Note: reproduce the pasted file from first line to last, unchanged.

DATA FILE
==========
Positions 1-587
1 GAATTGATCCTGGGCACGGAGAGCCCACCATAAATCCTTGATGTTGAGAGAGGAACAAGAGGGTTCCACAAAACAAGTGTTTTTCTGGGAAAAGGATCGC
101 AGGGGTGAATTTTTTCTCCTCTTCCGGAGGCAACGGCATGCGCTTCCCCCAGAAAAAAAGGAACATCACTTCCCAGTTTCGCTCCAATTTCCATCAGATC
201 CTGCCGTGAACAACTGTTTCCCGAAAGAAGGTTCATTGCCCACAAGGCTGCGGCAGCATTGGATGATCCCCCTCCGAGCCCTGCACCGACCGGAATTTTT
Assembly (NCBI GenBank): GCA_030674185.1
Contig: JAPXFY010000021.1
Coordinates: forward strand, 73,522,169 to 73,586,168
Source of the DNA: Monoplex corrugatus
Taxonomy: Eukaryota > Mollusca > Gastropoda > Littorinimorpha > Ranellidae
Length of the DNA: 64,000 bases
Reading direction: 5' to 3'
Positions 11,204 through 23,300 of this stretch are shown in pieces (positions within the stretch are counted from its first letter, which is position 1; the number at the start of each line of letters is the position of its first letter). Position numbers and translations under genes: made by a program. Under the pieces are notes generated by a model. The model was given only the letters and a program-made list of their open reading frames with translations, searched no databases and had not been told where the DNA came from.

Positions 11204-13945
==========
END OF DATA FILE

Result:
Positions 1-587
1 GAATTGATCCTGGGCACGGAGAGCCCACCATAAATCCTTGATGTTGAGAGAGGAACAAGAGGGTTCCACAAAACAAGTGTTTTTCTGGGAAAAGGATCGC
101 AGGGGTGAATTTTTTCTCCTCTTCCGGAGGCAACGGCATGCGCTTCCCCCAGAAAAAAAGGAACATCACTTCCCAGTTTCGCTCCAATTTCCATCAGATC
201 CTGCCGTGAACAACTGTTTCCCGAAAGAAGGTTCATTGCCCACAAGGCTGCGGCAGCATTGGATGATCCCCCTCCGAGCCCTGCACCGACCGGAATTTTT
Assembly (NCBI GenBank): GCA_030674185.1
Contig: JAPXFY010000021.1
Coordinates: forward strand, 73,522,169 to 73,586,168
Source of the DNA: Monoplex corrugatus
Taxonomy: Eukaryota > Mollusca > Gastropoda > Littorinimorpha > Ranellidae
Length of the DNA: 64,000 bases
Reading direction: 5' to 3'
Positions 11,204 through 23,300 of this stretch are shown in pieces (positions within the stretch are counted from its first letter, which is position 1; the number at the start of each line of letters is the position of its first letter). Position numbers and translations under genes: made by a program. Under the pieces are notes generated by a model. The model was given only the letters and a program-made list of their open reading frames with translations, searched no databases and had not been told where the DNA came from.

Positions 11204-13945